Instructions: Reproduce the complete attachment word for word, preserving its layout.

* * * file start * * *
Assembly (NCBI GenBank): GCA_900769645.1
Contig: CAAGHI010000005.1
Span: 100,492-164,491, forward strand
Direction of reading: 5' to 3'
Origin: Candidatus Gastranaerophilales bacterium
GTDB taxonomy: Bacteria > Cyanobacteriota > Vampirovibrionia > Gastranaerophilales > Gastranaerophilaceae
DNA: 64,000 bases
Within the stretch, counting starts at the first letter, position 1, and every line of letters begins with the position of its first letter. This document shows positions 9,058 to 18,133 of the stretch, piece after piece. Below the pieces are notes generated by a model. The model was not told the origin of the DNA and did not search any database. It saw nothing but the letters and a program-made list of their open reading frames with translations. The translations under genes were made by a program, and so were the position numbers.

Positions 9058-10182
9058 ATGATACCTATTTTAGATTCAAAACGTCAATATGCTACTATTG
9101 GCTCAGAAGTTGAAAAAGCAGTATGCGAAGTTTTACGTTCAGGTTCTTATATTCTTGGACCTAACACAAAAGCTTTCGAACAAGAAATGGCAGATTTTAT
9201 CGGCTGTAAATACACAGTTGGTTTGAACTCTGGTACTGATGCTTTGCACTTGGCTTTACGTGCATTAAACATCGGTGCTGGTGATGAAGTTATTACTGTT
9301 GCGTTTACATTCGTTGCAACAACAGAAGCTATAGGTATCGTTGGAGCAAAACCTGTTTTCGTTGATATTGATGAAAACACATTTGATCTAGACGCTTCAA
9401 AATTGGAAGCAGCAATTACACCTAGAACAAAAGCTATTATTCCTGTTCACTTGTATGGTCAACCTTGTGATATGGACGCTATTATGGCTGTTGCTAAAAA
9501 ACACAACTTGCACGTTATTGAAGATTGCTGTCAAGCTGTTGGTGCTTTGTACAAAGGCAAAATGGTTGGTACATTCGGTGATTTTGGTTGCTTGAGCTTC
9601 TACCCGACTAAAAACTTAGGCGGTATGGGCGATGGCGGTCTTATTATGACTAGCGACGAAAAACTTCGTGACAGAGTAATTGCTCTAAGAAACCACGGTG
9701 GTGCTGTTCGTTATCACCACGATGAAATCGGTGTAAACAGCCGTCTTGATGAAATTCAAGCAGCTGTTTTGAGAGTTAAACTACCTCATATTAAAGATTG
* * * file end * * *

Assembly (NCBI GenBank): GCA_900769645.1
Contig: CAAGHI010000005.1
Span: 100,492-164,491, forward strand
Direction of reading: 5' to 3'
Origin: Candidatus Gastranaerophilales bacterium
GTDB taxonomy: Bacteria > Cyanobacteriota > Vampirovibrionia > Gastranaerophilales > Gastranaerophilaceae
DNA: 64,000 bases
Within the stretch, counting starts at the first letter, position 1, and every line of letters begins with the position of its first letter. This document shows positions 9,058 to 18,133 of the stretch, piece after piece. Below the pieces are notes generated by a model. The model was not told the origin of the DNA and did not search any database. It saw nothing but the letters and a program-made list of their open reading frames with translations. The translations under genes were made by a program, and so were the position numbers.

Positions 9058-10182
9058 ATGATACCTATTTTAGATTCAAAACGTCAATATGCTACTATTG
9101 GCTCAGAAGTTGAAAAAGCAGTATGCGAAGTTTTACGTTCAGGTTCTTATATTCTTGGACCTAACACAAAAGCTTTCGAACAAGAAATGGCAGATTTTAT
9201 CGGCTGTAAATACACAGTTGGTTTGAACTCTGGTACTGATGCTTTGCACTTGGCTTTACGTGCATTAAACATCGGTGCTGGTGATGAAGTTATTACTGTT
9301 GCGTTTACATTCGTTGCAACAACAGAAGCTATAGGTATCGTTGGAGCAAAACCTGTTTTCGTTGATATTGATGAAAACACATTTGATCTAGACGCTTCAA
9401 AATTGGAAGCAGCAATTACACCTAGAACAAAAGCTATTATTCCTGTTCACTTGTATGGTCAACCTTGTGATATGGACGCTATTATGGCTGTTGCTAAAAA
9501 ACACAACTTGCACGTTATTGAAGATTGCTGTCAAGCTGTTGGTGCTTTGTACAAAGGCAAAATGGTTGGTACATTCGGTGATTTTGGTTGCTTGAGCTTC
9601 TACCCGACTAAAAACTTAGGCGGTATGGGCGATGGCGGTCTTATTATGACTAGCGACGAAAAACTTCGTGACAGAGTAATTGCTCTAAGAAACCACGGTG
9701 GTGCTGTTCGTTATCACCACGATGAAATCGGTGTAAACAGCCGTCTTGATGAAATTCAAGCAGCTGTTTTGAGAGTTAAACTACCTCATATTAAAGATTG